(© Biswapriya Purkayastha)
guard with the white epaulettes puts his hand on my shoulder and presses down,
not unkindly. "Sit."
I ease myself down on the narrow bench. The courtroom is not
as I’d envisaged it, from old movies and bad fiction. It’s small, and the
judges’ desk runs almost from one end to the other, just as the dock does on
the other side. What little space is left over in between is almost filled by
the lawyers’ tables, so that the witness stand and the benches for spectators
seem like an afterthought.
There’s going to be no pacing up and down, no histrionics in
this court. For one thing, there’s no jury to impress. For another, there’s no
space for that anyway.
I’m the only one in the dock. This is my trial alone. The
monster deserves a trial all by himself, not like the others who were merely
doing as they were told. Perhaps I should be happy about that. Fame at last!
The Butcher of Banabash, that’s what they’re calling me.
It’s got a certain cachet about it, more impressive by far than my real name.
In order to fit that name, I should probably be two metres tall and built like
a professional bodybuilder.
I’m afraid that the reality of me will be a disappointment.
"The media’s...divided," my lawyer had said earlier in the
morning, in the interview room at the prison. "They don’t have a unified view
"What the hell does that mean?"
"It means only most of them want to hang you by your
intestines," he’d said.
"And that’s supposed to make me happy?"
"Well, it could have been all." The lawyer’s name is
Kanarian, and he’s supposed to be very good. He just looks like any other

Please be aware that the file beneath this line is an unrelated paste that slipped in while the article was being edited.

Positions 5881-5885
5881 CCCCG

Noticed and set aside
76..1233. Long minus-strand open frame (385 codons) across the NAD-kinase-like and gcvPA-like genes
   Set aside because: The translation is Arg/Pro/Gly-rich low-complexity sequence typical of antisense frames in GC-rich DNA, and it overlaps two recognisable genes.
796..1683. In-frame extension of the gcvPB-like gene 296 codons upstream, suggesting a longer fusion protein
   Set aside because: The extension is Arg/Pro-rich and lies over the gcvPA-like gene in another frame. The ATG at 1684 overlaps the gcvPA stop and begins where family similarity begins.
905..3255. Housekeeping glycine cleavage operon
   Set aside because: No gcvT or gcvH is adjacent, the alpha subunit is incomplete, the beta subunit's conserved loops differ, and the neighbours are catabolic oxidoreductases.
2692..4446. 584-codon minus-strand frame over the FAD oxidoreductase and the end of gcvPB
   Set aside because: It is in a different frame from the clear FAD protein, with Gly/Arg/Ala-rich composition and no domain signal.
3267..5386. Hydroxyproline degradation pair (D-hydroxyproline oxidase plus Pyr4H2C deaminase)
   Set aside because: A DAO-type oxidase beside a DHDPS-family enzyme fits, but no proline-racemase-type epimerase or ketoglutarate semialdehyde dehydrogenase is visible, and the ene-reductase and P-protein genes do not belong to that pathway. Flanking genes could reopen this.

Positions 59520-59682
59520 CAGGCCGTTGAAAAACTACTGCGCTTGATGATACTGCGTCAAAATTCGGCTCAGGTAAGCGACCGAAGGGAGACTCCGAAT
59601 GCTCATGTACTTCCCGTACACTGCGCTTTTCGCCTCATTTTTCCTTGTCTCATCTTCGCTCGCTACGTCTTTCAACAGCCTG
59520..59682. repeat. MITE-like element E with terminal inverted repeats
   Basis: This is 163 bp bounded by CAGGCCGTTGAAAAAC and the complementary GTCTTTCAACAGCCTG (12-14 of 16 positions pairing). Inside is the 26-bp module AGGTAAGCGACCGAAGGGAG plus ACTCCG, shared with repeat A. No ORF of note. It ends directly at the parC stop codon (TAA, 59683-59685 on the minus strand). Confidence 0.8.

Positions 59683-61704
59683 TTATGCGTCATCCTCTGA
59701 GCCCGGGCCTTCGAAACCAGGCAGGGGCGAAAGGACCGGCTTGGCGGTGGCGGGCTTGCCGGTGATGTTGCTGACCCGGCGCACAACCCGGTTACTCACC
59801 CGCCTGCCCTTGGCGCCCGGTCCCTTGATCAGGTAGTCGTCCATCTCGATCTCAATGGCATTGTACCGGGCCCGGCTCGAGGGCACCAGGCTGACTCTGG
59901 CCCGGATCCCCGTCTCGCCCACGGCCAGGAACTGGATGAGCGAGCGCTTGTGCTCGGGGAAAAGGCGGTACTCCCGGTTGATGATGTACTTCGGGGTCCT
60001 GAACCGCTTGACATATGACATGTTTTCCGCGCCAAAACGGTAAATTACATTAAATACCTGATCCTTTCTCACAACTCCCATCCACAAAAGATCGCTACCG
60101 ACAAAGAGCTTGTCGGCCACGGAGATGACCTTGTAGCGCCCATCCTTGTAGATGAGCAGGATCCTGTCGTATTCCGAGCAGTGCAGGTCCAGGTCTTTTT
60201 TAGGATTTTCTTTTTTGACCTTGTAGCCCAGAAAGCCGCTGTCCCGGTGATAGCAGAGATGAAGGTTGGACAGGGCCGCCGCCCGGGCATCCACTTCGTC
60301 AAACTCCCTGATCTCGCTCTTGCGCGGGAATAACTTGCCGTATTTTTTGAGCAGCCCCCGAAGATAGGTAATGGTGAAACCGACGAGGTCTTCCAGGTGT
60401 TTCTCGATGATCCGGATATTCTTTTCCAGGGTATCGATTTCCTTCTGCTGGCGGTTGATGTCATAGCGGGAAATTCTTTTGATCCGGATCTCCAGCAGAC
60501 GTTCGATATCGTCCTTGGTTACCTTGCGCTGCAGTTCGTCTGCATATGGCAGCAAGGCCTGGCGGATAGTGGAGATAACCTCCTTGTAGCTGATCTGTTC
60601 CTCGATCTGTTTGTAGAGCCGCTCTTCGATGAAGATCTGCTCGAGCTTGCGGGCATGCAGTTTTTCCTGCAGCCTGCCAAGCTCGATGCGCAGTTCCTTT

lawyer to me, small, paunchy and balding. "At least the more highbrow channels and
papers are reserving judgement."
"In expectations that I might be acquitted?" I’d
laughed bitterly. "Back when it was going on, these same people who’re, you
know, condemning me now were screaming about how there had to be an
extermination campaign, how we couldn’t take the risks, and anyone asking for
restraint was a coward and traitor. You know they were."
"Right, and if necessary, we’ll cite that in your defence,
don’t worry." Kanarian had risen to go. "Just remember, do exactly as I told
you. Stick to the script." He’d looked over his shoulder at the guard at the
door, who was looking at his watch. "Don’t worry, the judges aren’t allowed to
take any notice of what the media say."
"Really? And they won’t? Then they aren’t human."
Kanarian’s lip had lifted in an almost-smile. "Is anybody?"
There are three judges on the other side, behind the desk.
Two are men, one tall and fat and the other very short and very dark. The woman
is tall too, and cadaver-thin – so thin that the skin over her cheekbones seems
stretched, as though about to split. But they all look the same in one way, as
though they’re trying so hard not to let their feelings show that they seem
incapable of any expressions at all.
I let my mind drift while the lawyers begin making
statements. The fluorescent lights are too bright, glare reflecting from the
polished wooden railings and the metal of microphones. The room has no windows,
of course – for fear of snipers, I assume – but there are high ventilators
which show slices of sky. It’s a grey day, and the clouds look dirty through
the glass. Maybe if it rains they’ll be washed clean.
Kanarian nudges me. The judges are looking at me
expectantly, as is everyone else in the court. "Your name and address,"
Kanarian prompts in a whisper.
I stand and state my name and address. My current address is
a jail cell, of course, but they know that already. I give my home address, the
home I haven’t visited in eight or nine years now and certainly – no matter
what happens here – never will again.
"You were the commandant of the, uh, quarantine camp at Banabash?"
"That’s right," I say, noting with wry amusement the pause
before the word ‘quarantine’. Back when the thing was raging they wouldn’t
words like quarantine, they’d call it what it was, a bloody jail to lock
up the beasties. And then they’d demand that they ought to be all exterminated,
anyway, in case they ever got out and spread their filth everywhere.
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